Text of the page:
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Saputra (left) and Nasution in a scene from Interchange. The work combines director Dain Iskandar Said's love of noir films and his fascination with folklore.
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Said says he is excited for the Asian debut of his new work after touring it on the international festival circuit.

Supernatural thriller kicks off film festival

Sep 23, 2016 5:50 AM

ACCLAIMED Malaysian filmmaker Dain Iskandar Said's fantasy noir thriller Interchange will open this year's Singapore International Film Festival (SGIFF) on Nov 23.

The Indonesian-Malaysian co-production will make its Asian premiere here after receiving critical praise at the Locarno International Film Festival and the Toronto Film Festival earlier.

The cast is led by Malaysian stars Shaheizy Sam and Iedil Putra, and Indonesian actors Nicholas Saputra and Prisia Nasution.

The plot revolves around a forensics photographer (Saputra) who is lured into a world of shamans and mystic creatures while helping his detective friend (Sam) investigate a series of macabre murders.

It is based on events triggered by a true incident that took place a century ago when Norwegian explorer Carl Lumholtz travelled through central Borneo.

Interchange is inspired by a picture Lumholtz took - and which Said came across in 2005 - of a group of tribal women bathing in a river in an attempt to cleanse themselves of the evil effects of being photographed.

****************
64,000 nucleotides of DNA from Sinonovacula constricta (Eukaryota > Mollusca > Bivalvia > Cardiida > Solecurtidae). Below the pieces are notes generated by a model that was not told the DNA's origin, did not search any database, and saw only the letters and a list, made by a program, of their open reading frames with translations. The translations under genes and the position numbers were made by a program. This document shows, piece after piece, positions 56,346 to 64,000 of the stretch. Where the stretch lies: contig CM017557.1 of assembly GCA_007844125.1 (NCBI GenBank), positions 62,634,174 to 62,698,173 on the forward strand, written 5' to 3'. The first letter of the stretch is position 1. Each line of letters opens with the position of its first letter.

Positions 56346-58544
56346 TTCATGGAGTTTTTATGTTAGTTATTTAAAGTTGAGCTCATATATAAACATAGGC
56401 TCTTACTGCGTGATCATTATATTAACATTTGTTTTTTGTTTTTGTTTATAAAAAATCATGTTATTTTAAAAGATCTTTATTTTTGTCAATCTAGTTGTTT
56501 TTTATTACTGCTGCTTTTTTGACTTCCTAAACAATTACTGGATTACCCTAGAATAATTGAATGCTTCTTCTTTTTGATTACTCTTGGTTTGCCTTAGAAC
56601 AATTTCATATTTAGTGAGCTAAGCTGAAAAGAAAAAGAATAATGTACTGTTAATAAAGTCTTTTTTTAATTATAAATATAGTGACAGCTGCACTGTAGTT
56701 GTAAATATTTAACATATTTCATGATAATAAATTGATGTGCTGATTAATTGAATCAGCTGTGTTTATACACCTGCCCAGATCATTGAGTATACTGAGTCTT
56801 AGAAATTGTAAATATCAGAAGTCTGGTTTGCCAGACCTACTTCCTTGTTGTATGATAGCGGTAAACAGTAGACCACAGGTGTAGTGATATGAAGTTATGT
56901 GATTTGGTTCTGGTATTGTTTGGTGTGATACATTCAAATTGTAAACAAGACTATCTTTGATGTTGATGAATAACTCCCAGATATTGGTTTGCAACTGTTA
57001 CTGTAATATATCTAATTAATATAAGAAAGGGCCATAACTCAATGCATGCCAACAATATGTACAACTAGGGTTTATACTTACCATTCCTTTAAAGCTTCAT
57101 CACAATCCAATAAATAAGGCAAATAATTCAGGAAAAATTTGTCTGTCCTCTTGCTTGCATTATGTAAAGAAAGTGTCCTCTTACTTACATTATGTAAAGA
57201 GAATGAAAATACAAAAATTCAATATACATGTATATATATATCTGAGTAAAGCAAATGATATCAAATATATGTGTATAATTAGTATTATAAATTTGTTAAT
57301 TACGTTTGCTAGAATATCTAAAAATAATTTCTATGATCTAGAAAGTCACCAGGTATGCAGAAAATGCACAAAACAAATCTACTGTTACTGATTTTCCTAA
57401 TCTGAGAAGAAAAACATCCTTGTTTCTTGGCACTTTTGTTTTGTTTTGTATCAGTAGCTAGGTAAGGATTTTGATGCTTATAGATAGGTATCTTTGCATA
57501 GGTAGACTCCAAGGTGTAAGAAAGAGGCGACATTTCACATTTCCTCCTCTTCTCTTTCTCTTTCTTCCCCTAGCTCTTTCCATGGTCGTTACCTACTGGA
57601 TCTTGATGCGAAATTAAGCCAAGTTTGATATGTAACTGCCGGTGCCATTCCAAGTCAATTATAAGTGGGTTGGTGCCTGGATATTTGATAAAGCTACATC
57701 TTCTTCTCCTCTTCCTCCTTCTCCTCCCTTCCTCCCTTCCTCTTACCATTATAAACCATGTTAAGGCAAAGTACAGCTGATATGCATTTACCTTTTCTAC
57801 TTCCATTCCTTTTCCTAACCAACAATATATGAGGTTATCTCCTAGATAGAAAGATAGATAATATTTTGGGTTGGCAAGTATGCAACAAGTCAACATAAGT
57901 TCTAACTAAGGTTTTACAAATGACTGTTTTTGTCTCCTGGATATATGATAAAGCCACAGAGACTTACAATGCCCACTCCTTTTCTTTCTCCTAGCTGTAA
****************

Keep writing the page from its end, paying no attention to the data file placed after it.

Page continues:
The work combines the director's love of noir films and his fascination with folklore; and the plot is steep in both South-east Asian mythologies and supernatural beliefs.

Interchange is Said's third feature, after Bunohan: Return to Murder (2011), which won eight awards at the 25th Malaysian Film Festival - the second most awarded film of all time at that festival.

The action-drama was also selected as the country's official entry for the Best Foreign Language Film nomination for the 85th Academy Awards.

On picking Interchange as this year's festival-opener, executive director of SGIFF Yuni Hadi says: "(The film) combines Dain Iskandar Said's skill for genre story-telling with a distinct South-east Asian flavour to produce a unique thriller that could not have originated from anywhere else. Choosing it as the opening film shows our commitment to celebrating our own voices, highlighting the capability of our creative industry, and welcoming a wider audience to the promise of South-east Asian cinema."

Said adds he is excited for the Asian debut of his new work after touring it on the international festival circuit. "It's exciting to hear and be near the waters closer to home, where after all the story of Interchange took root; shaped by the voices and stories that we all share in the whole of the Nusantara region, from Borneo to Singapore," he explains.

The line-up for the rest of the festival will be unveiled in late October and ticket sales start on Oct 28.

  • The 27th edition of SGIFF runs from Nov 23 to Dec 4, 2016, and will take place across various venues. For updates and ticketing information, check www.sgiff.com